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Bangladesh oil spill clean-up

An oil spill still threatens part of the world's largest mangrove forest in Bangladesh.
The oil spill covered nearly 40 miles of waterways. At low tide, oil marks are still clearly visible on the mangrove trees inside the Sundarban Forest.
Oil marks on the mangrove trees inside the Sundarban Forest
Cargo vessels are forced to wait on Pashur River while the clean-up is under way.
Cargo vessels waiting on the Pashur River
The people who usually fish in the Sela River are now busy collecting the oil.
People to collect oil from the river in Sundaban forest
The spill has affected the people who have homes by the Sela River and make a living from the waterways.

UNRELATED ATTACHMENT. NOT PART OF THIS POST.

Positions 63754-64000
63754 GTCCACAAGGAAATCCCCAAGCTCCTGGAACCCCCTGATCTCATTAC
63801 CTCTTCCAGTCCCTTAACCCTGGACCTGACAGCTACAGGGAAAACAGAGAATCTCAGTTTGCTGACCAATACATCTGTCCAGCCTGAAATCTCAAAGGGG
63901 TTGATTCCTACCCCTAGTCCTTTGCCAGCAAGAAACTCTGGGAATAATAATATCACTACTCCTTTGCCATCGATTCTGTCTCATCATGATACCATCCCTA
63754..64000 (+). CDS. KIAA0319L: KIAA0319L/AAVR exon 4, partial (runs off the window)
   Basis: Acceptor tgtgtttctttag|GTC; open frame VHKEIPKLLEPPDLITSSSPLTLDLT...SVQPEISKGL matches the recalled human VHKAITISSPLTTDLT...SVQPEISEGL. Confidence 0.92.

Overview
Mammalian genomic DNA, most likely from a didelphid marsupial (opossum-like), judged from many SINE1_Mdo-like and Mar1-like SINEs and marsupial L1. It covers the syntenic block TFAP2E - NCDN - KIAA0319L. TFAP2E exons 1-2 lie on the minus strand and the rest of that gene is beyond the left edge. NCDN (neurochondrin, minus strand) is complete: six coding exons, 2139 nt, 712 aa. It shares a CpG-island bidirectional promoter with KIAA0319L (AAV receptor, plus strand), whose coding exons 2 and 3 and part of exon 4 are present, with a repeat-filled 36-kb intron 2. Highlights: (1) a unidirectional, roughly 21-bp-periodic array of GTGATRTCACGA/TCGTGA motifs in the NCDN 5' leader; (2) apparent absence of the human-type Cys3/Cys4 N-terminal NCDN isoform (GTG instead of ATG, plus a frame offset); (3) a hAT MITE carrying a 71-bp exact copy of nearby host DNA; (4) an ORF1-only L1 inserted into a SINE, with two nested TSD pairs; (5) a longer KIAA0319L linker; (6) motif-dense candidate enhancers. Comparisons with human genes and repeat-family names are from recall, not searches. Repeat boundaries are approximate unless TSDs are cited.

Oil stuck to houses built on the river bank
The Forest Department has encouraged local people to help with clean-up efforts. Villagers have been scooping oil from the rivers using pots and pans.
People collecting the oil.
It has become a source of income for many. Some of the oil is put into drums and sold to a state-owned oil company after it is collected.
Oil being drummed
An oil spill from a crashed tanker in Bangladesh's Sundarbans waterways is threatening a rare dolphin sanctuary and part of the world's largest mangrove forest. Much of the surrounding environment is now toxic.
A child near oil-covered plants
The tanker, believed to be carrying 350,000 litres of oil, collided with another vessel on 9 December. It has now been brought to shore.
The damaged oil tanker
Many people continue to use water from the river for their daily household needs, despite the risks to their health.
Oil-covered houses by the river
The Sundarbans area contains part of the world's largest mangrove forest. But locals say mangroves by the river bank are going to die, as oil from the spillage has covered their roots.
Oil-covered mangrove roots near the river bank